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Medicine (Baltimore). 2016 Oct;95(41):e5048.

Assessment of cost of innovation versus the value of health gains associated with treatment of chronic hepatitis C in the United States: The quality-adjusted cost of care.

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  • 1aCenter For Liver Disease, Department of Medicine, Inova Fairfax Hospital bBetty and Guy Beatty Center for Integrated Research, Inova Health System, Falls Church, VA cUniversity of Florida, Gainesville, FL dMount Sinai Medical Center, New York, NY eUniversity of California, Los Angeles, Los Angeles fStanford University, Standford, CA gHenry Ford Hospital, Detroit, MI.

Abstract

BACKGROUND:

New direct-acting antiviral (DAA) therapy has dramatically increased cure rates for patients infected with hepatitis C virus (HCV), but has also substantially raised treatment costs.

AIM:

The aim of this analysis was to evaluate the therapeutic benefit and net costs (i.e. efficiency frontier) and the quality-adjusted cost of care associated with the evolution of treatment regimens for patients with HCV genotype 1 in the United States.

DESIGN:

A decision-analytic Markov model.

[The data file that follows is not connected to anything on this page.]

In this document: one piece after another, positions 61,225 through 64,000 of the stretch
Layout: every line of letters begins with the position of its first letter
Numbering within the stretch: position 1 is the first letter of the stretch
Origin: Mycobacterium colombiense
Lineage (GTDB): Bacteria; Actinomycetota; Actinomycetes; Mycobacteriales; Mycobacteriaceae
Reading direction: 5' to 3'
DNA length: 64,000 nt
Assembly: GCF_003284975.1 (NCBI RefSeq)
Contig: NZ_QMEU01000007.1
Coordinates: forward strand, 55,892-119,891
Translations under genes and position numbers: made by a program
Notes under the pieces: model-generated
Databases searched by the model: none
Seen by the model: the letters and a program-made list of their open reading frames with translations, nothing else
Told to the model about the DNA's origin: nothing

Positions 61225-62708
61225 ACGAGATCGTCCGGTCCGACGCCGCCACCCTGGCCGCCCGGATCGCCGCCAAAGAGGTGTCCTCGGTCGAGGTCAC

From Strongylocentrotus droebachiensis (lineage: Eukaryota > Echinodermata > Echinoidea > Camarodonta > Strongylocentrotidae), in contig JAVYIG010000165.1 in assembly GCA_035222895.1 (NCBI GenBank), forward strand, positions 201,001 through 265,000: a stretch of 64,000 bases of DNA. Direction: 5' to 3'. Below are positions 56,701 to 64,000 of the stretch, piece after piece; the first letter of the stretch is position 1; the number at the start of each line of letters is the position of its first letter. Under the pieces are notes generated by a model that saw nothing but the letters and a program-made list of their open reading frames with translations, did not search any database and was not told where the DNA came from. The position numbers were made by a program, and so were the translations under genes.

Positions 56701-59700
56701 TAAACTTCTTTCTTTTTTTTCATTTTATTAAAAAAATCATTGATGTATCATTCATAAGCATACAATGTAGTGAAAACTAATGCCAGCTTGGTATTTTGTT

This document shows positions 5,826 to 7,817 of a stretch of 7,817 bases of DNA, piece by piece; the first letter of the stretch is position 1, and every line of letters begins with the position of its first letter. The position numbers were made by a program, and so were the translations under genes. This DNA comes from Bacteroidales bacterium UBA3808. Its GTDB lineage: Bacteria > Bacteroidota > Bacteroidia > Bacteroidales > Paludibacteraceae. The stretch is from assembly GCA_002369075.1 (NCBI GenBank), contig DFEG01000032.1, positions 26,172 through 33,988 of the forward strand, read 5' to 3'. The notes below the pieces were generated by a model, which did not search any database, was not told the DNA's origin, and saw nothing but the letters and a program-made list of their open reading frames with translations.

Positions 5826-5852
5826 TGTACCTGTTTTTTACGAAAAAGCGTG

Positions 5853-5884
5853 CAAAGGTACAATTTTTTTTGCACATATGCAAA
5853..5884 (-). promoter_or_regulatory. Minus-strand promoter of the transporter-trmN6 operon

DATA SOURCE:

Published literature and clinical trial data.

TIME HORIZON:

Life Time.

PERSPECTIVE:

Third-party payer.

INTERVENTION:

This study compared four approved regimens in treatment-naïve genotype 1 chronic hepatitis C patients, including pegylated interferon and ribavirin (PR), first generation triple therapy (boceprevir + PR and telaprevir + PR), second generation triple therapy (sofosbuvir + PR and simeprevir + PR) and all-oral DAA regimens (ledipasvir/sofosbuvir and ombitasvir + paritaprevir/ritonavir + dasabuvir ± ribavirin).

OUTCOME MEASURE:

Quality-adjusted cost of care (QACC). QACC was defined as the increase in treatment cost minus the increase in the patient's quality-adjusted life years (QALYs) when valued at $50,000 per QALY.

RESULTS:

All-oral therapy improved the average sustained virologic response (SVR) rate to 96%, thereby offsetting the high drug acquisition cost of $85,714, which resulted in the highest benefit based on the efficiency frontier. Furthermore, while oral therapies increased HCV drug costs by $48,350, associated QALY gains decreased quality-adjusted cost of care by $14,120 compared to dual therapy. When the value of a QALY was varied from $100,000 to $300,000, the quality adjusted cost of care compared to dual therapy ranged from - $21,234 to - $107,861, - $89,007 to - $293,130, - $176,280 to - $500,599 for first generation triple, second generation triple, and all-oral therapies, respectively. Primary efficacy and safety measurements for drug regimens were sourced from clinical trials data rather than a real-world setting. Factors such as individual demographic characteristics, comorbidities and alcohol consumption of the individual patients treated may alter disease progression but were not captured in this analysis.

CONCLUSION:

New DAA treatments provide short-term and long-term clinical and economic value to society.

PRIMARY FUNDING SOURCE:

Gilead Sciences, Inc.

PMID:
27741116
PMCID:
PMC5072943
DOI:
10.1097/MD.0000000000005048
[PubMed - in process]
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